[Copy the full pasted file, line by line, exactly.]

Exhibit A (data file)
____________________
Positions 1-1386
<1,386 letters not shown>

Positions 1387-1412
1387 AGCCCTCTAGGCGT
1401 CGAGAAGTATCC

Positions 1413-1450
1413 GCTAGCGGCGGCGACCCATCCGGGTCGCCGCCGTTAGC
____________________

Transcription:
Positions 1-1386
<1,386 letters not shown>

Positions 1387-1412
1387 AGCCCTCTAGGCGT
1401 CGAGAAGTATCC

Positions 1413-1450
1413 GCTAGCGGCGGCGACCCATCCGGGTCGCCGCCGTTAGC